A Sydney-based digital production company has highlighted the importance of creating a narrative for time-sensitive games, after launching Christmas-inspired iPhone game Santa Panic!
The Project Factory, founded in 2005 by Annette Parry, Guy Gadney and Jennifer Wilson, creates transmedia entertainment across web, mobile, social media and games platforms.
Get business news first
Sign up to SmartCompany’s daily newsletter
With offices in Sydney and London, it produces interactive entertainment for movie, television, brands and digital media companies.
The company has launched a festive and interactive iPhone game called Santa Panic!, which allows players to alter the game’s storyline via Facebook.
Every time a user players the game, they are presented with a new version of the story, crowdsourced from other players. This allows the player to add their own creativity to the game.
Santa Panic! was devised and created in-house by The Project Factory’s Australian hub of gaming developers. The company intends to release the game internationally.
Parry describes Santa Panic! as a fast-paced puzzle game where players must pass through 30 levels of gameplay to ensure all of Santa’s presents are delivered in time for Christmas.
“As well as the game itself, Santa Panic! features a series of storylines which can be personalised by players via the game’s Facebook page,” she says.
“These stories are all then fed back into the game, allowing a different narrative to be presented each time the game is played.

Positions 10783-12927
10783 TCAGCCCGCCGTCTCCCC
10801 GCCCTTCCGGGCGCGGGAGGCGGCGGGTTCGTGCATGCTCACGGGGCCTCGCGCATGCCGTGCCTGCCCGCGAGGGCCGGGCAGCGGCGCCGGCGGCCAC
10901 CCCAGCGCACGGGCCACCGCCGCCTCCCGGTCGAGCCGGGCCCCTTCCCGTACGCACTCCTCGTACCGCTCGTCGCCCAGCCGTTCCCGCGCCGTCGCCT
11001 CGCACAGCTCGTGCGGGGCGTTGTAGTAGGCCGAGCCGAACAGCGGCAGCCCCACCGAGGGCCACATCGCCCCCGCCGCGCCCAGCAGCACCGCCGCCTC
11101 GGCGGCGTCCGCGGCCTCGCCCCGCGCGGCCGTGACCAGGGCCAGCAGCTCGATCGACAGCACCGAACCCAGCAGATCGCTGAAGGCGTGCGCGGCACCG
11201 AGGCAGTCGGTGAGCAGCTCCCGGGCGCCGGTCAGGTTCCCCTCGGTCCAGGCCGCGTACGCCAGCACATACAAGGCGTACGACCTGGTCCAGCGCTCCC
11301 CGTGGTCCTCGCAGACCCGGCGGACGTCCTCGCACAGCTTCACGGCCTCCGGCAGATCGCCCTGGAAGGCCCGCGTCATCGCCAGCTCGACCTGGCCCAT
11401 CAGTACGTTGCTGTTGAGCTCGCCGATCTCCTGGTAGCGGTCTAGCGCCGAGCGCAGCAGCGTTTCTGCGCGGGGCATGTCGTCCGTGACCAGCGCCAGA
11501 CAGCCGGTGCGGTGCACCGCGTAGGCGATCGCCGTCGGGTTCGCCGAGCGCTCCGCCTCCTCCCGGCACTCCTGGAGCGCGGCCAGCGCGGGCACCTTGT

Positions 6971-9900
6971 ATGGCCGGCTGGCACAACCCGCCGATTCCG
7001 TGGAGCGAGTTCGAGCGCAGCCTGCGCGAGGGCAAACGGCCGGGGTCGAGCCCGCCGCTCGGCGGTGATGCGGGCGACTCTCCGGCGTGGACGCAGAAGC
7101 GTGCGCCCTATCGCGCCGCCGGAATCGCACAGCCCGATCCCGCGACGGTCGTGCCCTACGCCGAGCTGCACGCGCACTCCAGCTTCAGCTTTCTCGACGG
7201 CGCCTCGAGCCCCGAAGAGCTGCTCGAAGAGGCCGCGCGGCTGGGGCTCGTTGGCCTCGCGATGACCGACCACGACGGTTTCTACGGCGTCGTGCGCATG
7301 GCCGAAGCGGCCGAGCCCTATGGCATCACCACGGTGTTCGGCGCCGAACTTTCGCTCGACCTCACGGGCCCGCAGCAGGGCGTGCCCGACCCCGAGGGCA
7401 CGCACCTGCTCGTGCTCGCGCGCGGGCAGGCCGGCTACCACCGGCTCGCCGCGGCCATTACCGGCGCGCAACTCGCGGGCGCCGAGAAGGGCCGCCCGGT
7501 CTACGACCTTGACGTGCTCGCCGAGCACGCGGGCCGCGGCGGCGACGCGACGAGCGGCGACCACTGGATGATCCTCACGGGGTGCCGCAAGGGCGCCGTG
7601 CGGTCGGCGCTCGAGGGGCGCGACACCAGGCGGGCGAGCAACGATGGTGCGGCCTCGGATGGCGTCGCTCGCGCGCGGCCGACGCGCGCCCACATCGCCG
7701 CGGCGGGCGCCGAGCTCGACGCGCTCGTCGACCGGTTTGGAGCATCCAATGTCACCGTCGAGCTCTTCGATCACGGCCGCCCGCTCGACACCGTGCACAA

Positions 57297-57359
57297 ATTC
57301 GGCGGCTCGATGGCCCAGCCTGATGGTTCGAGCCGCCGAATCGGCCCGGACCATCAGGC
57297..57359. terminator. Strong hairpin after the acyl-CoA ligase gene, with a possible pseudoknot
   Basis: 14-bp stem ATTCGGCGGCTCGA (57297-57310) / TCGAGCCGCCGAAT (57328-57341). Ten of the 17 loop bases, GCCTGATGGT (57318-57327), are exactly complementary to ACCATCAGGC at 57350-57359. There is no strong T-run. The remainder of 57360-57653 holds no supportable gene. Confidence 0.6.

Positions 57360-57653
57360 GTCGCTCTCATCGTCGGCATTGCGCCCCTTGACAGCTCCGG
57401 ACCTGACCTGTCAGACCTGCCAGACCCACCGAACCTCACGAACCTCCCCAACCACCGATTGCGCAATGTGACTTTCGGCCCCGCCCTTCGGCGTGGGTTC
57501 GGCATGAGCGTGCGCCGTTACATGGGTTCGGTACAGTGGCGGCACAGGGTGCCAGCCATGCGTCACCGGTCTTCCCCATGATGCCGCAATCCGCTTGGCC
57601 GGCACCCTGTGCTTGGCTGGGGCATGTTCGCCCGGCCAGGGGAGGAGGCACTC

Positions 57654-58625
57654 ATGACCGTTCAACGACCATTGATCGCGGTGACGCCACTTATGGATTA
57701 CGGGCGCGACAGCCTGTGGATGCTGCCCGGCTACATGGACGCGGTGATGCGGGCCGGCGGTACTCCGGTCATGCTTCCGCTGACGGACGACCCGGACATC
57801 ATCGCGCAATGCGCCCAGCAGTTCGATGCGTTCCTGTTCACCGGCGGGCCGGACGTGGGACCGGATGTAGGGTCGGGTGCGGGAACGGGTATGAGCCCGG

“While Santa Panic! is the first title we are launching with the personalised narrative engine, we see this technology as hugely valuable for parents wanting to customise app experiences for their children, or for businesses wanting to move their fans and community from Facebook to mobile platforms.”
The launch of Santa Panic! comes on the back of an announcement by the Australian Retailers Association, which is expecting a 4% rise in Christmas-related spending compared to last year.
According to Gadney, there are several points to keep in mind when developing a game centred on a particular event such as Christmas.
“Part of the way we approach this is to put a narrative around it,” he says.
“Where [other developers] might get a simple, casual game that is branded as Christmas-y, our approach is to think about the characters – Santa and his elves.
“It’s not just a game… that has characters and you do stuff with them. There’s a bit of a relationship built up.”
Gadney is confident the game could have a lifespan beyond Christmas because “if there is quite a good game, people will run with it at any point in the year”.
“I think a lot of it is about testing approaches around narratives and technology, and seeing if they hold together as a really good game,” he says.
According to Gadney, the biggest mistake app developers make is when they assume they will make lots of money from the get-go.
“There’s a huge amount of expectation around revenue coming in on the first weekend… You have to have a slightly longer term approach to it,” he says.
“Some things, and some companies especially, have been around for a long time. With Halfbrick or any other games company, that has been the case – they’ve been around for a while.”